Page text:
Papua New Guinea opens a new National Ambulance Operations Centre

The importance of a well-coordinated and easily accessible ambulance service is often taken for granted by many people, but for those living in Papua New Guinea (PNG), in isolated communities and rugged terrain, a reliable and fast ambulance service is vital. The launch of the new centre will help Papua New Guinea improve its ability to respond to emergencies.

The National Ambulance Operations Centre is located at the St John Ambulance PNG headquarters in Port Moresby and is jointly funded by the Department of Prime Minister and National Executive Council (NEC) and Kumul Consolidated Holdings.

The new centre provides the St John Ambulance PNG with a much-improved ability to coordinate ambulance services. It has the capacity to support 120 ambulances and 10 flight medical teams at any one time.

The centre will accommodate the ambulance service’s nationwide radio network, developed with the support of the PNG Government and the PNG-Australia Partnership. The new radio system utilises the latest integrated voice and data technologies to streamline nationwide emergency communications and enable quick tasking of ambulances.

“The increased capacity of the new National Ambulance Operations Centre (NAOC) together with the new computer aided dispatch system known as “Responder One” will dramatically improve the quality of services we provide our fellow Papua New Guineans in an emergency 24hrs per day.”

Matt Cannon, Commissioner of St John Ambulance Papua New Guinea 

National Ambulance-Operations Centre

In support of PNG’s St John Ambulance Service, the Prime Minister of PNG, James Marape, said, “St John Ambulance Service will be allocated increased budgetary support in 2023 to support their key corporate objectives as outlined in the strategic plans.”

“My department is also supporting the review of the outdated legislation to incorporate new amendments that would bring changes to the way St John Ambulance Service would deliver and respond to ambulance services in PNG. The amendment is coordinated together with St John Ambulance Service and the Department of Justice and Attorney General (DJAG).”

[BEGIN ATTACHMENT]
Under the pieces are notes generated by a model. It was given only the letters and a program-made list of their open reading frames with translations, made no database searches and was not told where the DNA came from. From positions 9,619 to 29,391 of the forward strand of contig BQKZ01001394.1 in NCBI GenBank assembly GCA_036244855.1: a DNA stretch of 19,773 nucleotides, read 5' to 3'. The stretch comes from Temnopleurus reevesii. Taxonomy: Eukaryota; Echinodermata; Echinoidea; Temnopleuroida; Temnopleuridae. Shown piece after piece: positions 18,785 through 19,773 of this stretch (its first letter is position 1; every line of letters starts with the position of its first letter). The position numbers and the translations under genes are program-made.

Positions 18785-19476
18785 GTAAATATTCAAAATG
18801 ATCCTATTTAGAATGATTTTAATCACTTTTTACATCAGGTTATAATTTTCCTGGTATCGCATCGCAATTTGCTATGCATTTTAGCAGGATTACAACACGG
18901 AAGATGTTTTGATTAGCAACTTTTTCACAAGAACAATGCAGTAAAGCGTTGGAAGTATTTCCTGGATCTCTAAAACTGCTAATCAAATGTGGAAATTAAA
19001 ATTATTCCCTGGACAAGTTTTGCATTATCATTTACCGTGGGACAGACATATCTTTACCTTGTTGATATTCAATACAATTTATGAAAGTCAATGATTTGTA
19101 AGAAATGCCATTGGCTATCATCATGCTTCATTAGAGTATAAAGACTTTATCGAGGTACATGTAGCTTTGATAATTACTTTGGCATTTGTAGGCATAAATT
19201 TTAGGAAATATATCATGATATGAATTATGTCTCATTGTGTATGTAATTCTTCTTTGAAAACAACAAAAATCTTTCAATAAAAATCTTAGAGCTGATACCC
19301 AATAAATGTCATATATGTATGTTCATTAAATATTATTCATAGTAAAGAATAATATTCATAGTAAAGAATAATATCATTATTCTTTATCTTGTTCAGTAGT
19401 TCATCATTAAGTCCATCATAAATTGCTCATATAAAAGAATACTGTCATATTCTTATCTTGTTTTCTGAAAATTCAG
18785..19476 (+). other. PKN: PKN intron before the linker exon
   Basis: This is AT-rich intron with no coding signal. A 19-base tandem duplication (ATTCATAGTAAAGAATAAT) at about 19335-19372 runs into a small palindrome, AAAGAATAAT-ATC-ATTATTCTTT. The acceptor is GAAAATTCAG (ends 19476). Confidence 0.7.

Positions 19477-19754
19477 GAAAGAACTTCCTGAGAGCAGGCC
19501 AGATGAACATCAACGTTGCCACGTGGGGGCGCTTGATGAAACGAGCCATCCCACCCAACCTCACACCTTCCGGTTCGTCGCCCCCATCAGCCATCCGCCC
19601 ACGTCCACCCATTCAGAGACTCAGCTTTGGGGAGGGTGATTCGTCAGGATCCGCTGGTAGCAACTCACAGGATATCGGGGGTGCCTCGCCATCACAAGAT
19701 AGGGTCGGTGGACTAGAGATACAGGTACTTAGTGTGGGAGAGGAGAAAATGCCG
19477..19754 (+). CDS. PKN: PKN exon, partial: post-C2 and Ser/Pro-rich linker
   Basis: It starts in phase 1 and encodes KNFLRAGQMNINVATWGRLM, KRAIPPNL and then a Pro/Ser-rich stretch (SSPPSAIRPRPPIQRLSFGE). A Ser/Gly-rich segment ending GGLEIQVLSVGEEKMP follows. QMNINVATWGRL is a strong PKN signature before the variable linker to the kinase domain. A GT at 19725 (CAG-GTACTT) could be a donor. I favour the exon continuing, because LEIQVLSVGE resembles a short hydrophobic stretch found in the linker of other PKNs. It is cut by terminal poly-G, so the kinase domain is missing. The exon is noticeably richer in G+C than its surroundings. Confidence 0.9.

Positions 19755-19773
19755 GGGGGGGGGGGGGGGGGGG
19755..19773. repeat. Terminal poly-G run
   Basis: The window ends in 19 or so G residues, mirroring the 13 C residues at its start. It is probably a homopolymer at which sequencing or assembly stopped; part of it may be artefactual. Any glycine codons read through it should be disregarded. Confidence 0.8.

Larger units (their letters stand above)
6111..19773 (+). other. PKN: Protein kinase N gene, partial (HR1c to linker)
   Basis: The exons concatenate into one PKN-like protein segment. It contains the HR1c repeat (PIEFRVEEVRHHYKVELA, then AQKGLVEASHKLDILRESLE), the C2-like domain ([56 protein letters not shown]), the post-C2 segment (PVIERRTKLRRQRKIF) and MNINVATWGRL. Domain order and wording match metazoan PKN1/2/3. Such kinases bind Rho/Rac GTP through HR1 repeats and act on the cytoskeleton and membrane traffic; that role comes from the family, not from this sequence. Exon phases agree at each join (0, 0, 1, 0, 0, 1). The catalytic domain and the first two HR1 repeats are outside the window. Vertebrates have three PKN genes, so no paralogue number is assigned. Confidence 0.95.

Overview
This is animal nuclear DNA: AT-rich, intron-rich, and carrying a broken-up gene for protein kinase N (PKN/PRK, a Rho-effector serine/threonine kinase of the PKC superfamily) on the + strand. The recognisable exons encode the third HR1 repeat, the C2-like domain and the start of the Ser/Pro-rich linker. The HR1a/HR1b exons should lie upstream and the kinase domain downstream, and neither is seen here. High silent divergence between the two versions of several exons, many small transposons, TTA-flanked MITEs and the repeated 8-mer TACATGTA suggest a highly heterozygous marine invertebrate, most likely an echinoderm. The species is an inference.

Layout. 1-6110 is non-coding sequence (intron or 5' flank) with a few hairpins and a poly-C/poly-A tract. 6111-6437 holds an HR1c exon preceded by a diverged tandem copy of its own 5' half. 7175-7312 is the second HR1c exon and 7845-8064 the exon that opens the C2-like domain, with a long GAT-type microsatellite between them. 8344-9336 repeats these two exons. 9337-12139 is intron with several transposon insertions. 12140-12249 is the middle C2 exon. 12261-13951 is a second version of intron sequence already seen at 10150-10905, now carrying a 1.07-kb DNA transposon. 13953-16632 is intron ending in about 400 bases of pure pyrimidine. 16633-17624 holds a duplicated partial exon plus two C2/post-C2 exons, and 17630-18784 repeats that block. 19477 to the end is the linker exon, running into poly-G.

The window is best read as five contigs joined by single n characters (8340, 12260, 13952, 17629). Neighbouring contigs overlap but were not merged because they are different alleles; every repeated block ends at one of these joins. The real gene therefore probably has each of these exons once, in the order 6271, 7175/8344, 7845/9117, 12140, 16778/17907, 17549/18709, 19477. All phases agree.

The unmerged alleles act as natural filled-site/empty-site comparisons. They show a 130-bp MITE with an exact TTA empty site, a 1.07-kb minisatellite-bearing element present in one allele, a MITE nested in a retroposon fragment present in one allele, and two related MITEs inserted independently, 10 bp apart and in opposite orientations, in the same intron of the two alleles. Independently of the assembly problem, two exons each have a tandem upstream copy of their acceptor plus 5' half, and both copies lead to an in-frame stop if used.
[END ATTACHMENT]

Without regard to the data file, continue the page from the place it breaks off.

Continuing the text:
James Marape, Prime Minister of Papua New Guinea 

Prime Minister Marape said he intends to revise the law to ensure St John Ambulance Service is mandated to perform specialist functions and responsibilities, for example, to allow them to recruit retrieval emergency medical technicians to be able to provide high-quality and administer emergency services during emergency situations to save the lives of the community.

Emergency 111 proves its worth for rural highlands communities

Nurse Jenny is an officer-in-charge at the Gaglmamabuno aid post in Simbu Province, a village located in the eastern part of Gembogl District close to the border with Eastern Highlands Province.

She had been caring for a 21-year-old first-time mother who had been in labour for 24 hours and realised that she had a medical emergency she couldn’t manage.

With no one nearby to help, she thought of the St John Ambulance Service. She needed assistance in transporting her patient to the Kundiawa General Hospital.

“This was my first-time calling St John Ambulance for an emergency with a patient. I heard a little about them, so I called 111.”

Jenny, Officer-in-charge at the Gaglmamabuno aid post

The call was received and registered at around 7 am, but due to the ambulance service being engaged in other emergency cases in and around districts of the province, an ambulance didn’t arrive until 1 pm.

While Jenny waited patiently for the arrival of the St John Ambulance, the 111-call handler stayed in contact with her, providing reassurance until the ambulance arrived at the aid post.

National Ambulance-Operations Centre

The ambulance officer at the scene noted, “When we arrived at the aid post, I could sense the feeling of excitement and joy in Jenny’s eyes, knowing that we were there to help her overcome the challenges of getting her patient to the hospital.”

National Ambulance-Operations Centre

Despite the wait, Jenny was grateful and thanked the 111-call handler for their reassurance and for staying in contact with her until the ambulance arrived. She also thanked the St John Ambulance officers for getting her patient to the hospital safely.